Gratitude, part 3 of 3
I want to express my gratitude for something else. I was sitting at the top of the high school bleachers recently, in the sunshine, watching my son Kincade play baseball.
His athleticism astonishes me. I have two brothers who played college baseball, but still. Cade made a diving catch in right field, he had two amazing hits (one a double), and he very nearly threw a kid out at home plate from the outfield. A month or so before, he hit a grand slam.
His fastball is nearing 85 mph average speed.
Forgive the bragging. But there’s a point to this:
When he was 18 months old, I was given yet another prescription for oral steroids, the 5th round in as many months. Kincade was regularly up all night, wheezing and coughing, turning blue, getting more and more sickly and underweight, on a regular basis. I fed him the usual suspects: infant formula, chicken nuggets, popsicles, dairy products, cinnamon raisin bread.
I dreaded night time when the asthma became terrifying and I rocked him for hours, panicking. I intended to give that rocking chair to a friend for his yard sale recently because it has bad memories for me. (Kincade asked if he could keep it as I was driving away to give it to the yard sale and said, “I have happy memories of that chair.” Who knew!)
Something happened that day in the doctor’s office when I was given that fifth steroid prescription. I became acutely aware that if I kept doing the same things, I’d keep getting the same results. I became aware that the drug therapies were hurting, not helping. They were masking symptoms, not solving underlying problems.
The results of following medical protocols were terrible: a sick kid, anxiety, hopelessness. The doc had sent me out the door with a warning: kids who have 5 courses of steroids in a year have stunted growth.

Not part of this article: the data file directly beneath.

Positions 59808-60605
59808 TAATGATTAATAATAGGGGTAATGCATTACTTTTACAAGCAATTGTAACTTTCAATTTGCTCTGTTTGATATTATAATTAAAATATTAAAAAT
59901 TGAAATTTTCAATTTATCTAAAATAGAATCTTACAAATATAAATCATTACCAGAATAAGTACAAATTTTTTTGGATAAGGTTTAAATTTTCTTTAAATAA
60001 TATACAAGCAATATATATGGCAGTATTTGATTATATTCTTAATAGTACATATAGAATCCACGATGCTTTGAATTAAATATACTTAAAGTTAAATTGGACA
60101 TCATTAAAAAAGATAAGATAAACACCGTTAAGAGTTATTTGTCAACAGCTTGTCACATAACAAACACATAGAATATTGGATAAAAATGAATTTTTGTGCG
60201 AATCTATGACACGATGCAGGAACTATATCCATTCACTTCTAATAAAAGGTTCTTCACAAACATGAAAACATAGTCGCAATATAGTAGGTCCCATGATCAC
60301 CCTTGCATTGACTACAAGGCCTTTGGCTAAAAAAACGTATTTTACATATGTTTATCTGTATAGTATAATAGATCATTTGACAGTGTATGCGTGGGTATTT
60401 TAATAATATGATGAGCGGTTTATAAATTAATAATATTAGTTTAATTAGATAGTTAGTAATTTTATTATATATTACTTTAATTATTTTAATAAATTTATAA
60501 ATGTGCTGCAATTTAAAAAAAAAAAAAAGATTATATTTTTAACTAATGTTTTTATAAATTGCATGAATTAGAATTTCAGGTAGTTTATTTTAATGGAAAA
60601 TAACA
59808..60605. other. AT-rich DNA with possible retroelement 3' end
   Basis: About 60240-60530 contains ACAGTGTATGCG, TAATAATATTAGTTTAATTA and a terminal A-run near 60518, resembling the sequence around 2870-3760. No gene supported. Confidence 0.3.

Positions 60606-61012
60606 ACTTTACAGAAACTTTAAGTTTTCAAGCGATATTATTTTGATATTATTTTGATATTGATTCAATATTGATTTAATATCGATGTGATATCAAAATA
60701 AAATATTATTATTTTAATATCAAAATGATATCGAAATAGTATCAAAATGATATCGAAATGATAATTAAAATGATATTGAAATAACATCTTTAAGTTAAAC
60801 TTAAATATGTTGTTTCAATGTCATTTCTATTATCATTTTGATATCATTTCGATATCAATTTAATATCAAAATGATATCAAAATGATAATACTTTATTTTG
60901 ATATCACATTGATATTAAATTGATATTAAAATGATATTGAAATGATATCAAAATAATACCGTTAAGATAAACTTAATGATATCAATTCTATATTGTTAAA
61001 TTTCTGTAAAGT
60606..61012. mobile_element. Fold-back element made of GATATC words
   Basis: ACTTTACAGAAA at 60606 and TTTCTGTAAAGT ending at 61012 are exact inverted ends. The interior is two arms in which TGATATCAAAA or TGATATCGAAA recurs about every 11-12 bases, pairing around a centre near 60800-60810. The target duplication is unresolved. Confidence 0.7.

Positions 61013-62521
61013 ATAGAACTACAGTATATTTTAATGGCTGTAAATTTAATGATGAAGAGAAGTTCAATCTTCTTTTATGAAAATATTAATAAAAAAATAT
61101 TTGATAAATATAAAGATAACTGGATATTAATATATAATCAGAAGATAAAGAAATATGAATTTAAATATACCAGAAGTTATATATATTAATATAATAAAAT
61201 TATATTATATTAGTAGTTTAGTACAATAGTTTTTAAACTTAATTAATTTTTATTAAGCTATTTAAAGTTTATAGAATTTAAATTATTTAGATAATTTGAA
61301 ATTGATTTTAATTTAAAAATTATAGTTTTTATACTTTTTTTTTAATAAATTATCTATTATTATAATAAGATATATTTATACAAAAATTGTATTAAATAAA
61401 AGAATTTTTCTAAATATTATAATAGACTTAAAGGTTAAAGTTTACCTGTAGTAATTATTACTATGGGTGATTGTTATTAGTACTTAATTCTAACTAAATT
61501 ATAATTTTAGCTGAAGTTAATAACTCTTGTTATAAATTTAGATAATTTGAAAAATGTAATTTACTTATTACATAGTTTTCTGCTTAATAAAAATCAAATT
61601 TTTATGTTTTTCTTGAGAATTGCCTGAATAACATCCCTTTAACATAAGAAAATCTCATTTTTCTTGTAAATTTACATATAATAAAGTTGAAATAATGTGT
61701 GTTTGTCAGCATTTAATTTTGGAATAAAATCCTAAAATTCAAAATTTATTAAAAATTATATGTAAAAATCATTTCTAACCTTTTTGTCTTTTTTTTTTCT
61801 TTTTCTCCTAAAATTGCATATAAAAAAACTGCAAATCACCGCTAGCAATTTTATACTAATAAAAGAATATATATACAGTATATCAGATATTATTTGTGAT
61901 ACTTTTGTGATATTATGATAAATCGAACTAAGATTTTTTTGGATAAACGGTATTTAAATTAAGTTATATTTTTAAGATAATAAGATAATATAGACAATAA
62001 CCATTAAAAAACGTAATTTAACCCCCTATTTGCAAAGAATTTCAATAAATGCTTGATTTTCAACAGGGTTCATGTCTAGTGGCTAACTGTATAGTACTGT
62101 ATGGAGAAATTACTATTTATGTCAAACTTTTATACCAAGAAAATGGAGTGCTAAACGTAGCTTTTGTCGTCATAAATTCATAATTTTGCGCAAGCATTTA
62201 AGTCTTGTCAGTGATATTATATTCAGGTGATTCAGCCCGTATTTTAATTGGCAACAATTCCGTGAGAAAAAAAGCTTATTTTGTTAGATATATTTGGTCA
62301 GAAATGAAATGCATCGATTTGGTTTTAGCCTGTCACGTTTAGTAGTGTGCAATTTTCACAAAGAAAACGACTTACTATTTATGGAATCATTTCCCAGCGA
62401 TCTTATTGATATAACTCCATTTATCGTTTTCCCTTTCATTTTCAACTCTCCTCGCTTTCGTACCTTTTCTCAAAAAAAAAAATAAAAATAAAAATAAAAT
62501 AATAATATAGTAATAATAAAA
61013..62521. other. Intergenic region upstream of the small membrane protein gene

Long story short, I was desperate to avoid “stunted growth.” In his father’s family, the men are 6’4 to 6’8″, and height is a birthright in both our families. I began seeking, reading, learning. I changed his diet, starting with kicking sugar and dairy to the curb.
END of asthma. END of doctor’s office and ER visits. END of all-nighters feeding him cough syrup and strapping the nebulizer mask to his face so he could suck some bronchodilators and vaporized steroids into his lungs.
It seems like a miracle that my kid is 6’2″ and growing, 172 lbs., and strong and healthy as an ox now. And it is a miracle. Naaman in the Bible was told by the prophet Elisha to “wash and be cleansed” to be healed of leprosy. And he “turned and went off in a rage.” Fortunately Naaman repented after his servants challenged him: “If the prophet had told you to do some great thing, would you not have done it?”(2 Kings 5:11-12).
It’s the simple things that often give us the miracles. Go and wash in the river–far too simple, right?
Can you handle the fact that the simple fact of replacing dairy and sugar, with whole plant foods, changed the course of not just Kincade’s life, but my whole family’s? Just a year of shifting to natural, mostly raw foods.
Is it too hard to believe, because it didn’t involve fancy medical technology, new drugs, herculean efforts? I wish I had a more whiz-bang story, but all I have is the truth.
I am so thankful.
Posted in: Mind/Body Connection